David Dealt with Calamities
The headings of the psalms are not inspired words from God but reflect the ancient concepts of what was occurring in the life of the psalmist when he penned that psalm. The heading of Psalm 57 describes the events happening in the life of David when he wrote the psalm—“When David fled from Saul into the cave.” Regardless of when it was written, it shows us how David dealt with the most dire situations in his life.
David first looked at the most high God. In the midst of trials, God was one who “performs all things.” David’s God (and ours!) was not one who sat idly by when He saw His children suffering (verse 2). He is One who sends forth blessing of salvation from heaven and reproaches the enemies of those who threatened His children, attempting to swallow them up. He was the God who sends forth mercy and truth (v. 3).
David then looked around him and thought about his enemies. If the heading is accurate, King Saul had just returned from fighting with the Philistines and, upon learning where David had fled, took 3,000 soldiers to kill him (1 Sam. 24). David and his men had taken refuge in the recesses of a large cave when Saul approached the cave and went inside. David’s greatest enemy was before him with thousands of soldiers just outside the cave. Look at how David described them. They were the fiercest warriors among the sons of men. Their violent spirit was like coals of fire, their teeth were like spears and arrows and their tongues were like a sharp sword (v. 4). They had figuratively dug a pit into which David might fall and prepared a net to ensnare him (v. 6).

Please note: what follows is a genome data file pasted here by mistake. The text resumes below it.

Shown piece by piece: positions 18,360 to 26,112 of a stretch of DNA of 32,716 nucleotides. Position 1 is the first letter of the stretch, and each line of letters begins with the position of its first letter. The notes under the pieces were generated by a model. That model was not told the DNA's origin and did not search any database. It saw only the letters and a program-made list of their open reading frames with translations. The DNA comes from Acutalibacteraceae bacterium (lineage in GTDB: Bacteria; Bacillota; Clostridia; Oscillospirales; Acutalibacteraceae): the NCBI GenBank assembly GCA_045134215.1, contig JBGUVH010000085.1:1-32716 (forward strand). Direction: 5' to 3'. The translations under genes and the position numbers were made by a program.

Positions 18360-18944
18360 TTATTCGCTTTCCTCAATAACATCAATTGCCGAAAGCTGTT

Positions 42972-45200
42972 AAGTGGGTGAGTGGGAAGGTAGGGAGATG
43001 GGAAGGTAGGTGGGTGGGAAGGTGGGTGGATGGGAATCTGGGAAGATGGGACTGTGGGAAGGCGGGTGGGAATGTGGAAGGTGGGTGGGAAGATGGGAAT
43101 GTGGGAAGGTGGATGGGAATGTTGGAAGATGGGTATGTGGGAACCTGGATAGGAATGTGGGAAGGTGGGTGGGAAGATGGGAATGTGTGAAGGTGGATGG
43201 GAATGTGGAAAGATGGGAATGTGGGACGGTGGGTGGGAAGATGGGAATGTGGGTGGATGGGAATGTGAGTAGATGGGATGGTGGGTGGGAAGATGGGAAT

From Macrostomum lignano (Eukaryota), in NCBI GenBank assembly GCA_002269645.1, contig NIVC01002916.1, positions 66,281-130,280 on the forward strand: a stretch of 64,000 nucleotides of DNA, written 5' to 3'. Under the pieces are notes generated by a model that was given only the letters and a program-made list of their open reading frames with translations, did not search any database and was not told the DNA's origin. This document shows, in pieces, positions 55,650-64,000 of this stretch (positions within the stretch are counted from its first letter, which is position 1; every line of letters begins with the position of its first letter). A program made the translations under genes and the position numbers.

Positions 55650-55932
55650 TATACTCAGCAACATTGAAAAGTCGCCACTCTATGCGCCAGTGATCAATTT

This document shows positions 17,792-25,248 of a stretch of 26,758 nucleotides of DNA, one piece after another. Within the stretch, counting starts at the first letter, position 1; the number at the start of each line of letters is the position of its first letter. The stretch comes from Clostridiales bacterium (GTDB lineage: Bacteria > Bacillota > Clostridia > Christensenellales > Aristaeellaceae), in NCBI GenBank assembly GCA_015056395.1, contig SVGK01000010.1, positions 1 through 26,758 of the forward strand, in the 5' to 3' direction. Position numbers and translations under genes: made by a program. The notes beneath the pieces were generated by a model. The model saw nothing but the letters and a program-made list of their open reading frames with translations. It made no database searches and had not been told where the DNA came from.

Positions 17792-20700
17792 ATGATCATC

David then showed his reactions to God’s providence in the midst of ungodly men. “My heart is steadfast.” His heart was anchored and firmly fixed on God and His nature. None of the adversity moved him. Instead of trembling with fear, David’s heart was singing the praises of God. As each day dawned, the man after God’s own heart loudly proclaimed His glory (vs. 7-9).
The psalm closes with words contrasting God and those fierce beasts of David’s enemies. God was glorious, and His mercy and truth reached from David (in the recesses of that cave) unto the highest heavens. Read the events of what happened at the cave to see how God responded to all of this and delivered David.
Look again at the first verse. “In the shadow of Your wings I will make my refuge, until these calamites have passed by.” Our lives are so often stressful and surrounded by adversity. When you find yourself in these circumstances never give up. We serve an eternal merciful God and all “these calamites” will pass by. Remember He is with you in your darkest “cave.”